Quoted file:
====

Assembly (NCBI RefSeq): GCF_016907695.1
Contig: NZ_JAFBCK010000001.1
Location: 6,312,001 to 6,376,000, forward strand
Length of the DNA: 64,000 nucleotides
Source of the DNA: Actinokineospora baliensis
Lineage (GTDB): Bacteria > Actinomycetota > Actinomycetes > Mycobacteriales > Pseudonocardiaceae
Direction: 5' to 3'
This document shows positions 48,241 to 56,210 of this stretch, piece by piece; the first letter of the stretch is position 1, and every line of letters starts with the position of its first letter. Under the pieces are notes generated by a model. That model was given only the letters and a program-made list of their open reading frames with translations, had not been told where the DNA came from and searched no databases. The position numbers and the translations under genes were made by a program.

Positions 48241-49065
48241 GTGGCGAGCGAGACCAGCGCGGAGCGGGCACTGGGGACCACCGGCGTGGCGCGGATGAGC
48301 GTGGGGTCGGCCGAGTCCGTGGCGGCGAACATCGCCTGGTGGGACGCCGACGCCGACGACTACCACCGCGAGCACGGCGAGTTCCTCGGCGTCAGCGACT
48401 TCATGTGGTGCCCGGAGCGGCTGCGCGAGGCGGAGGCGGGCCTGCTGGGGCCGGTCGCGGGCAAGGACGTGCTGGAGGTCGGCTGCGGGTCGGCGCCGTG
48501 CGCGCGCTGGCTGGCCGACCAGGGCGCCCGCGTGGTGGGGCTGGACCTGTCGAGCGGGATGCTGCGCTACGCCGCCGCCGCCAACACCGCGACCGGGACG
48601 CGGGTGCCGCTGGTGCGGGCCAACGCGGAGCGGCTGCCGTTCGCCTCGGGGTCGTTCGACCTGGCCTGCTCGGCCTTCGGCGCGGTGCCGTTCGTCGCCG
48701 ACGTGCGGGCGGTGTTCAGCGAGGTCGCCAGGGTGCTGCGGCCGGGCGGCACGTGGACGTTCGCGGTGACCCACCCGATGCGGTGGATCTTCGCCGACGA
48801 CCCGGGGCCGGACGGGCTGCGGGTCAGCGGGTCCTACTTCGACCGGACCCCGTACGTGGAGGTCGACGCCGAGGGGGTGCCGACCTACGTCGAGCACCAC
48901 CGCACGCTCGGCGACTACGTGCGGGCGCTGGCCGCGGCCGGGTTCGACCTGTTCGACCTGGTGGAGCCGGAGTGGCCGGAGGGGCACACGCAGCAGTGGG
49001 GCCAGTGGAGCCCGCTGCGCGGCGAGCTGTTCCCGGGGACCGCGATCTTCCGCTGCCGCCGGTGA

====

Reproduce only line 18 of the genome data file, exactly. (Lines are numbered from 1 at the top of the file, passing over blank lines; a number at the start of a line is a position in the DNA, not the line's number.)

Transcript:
49001 GCCAGTGGAGCCCGCTGCGCGGCGAGCTGTTCCCGGGGACCGCGATCTTCCGCTGCCGCCGGTGA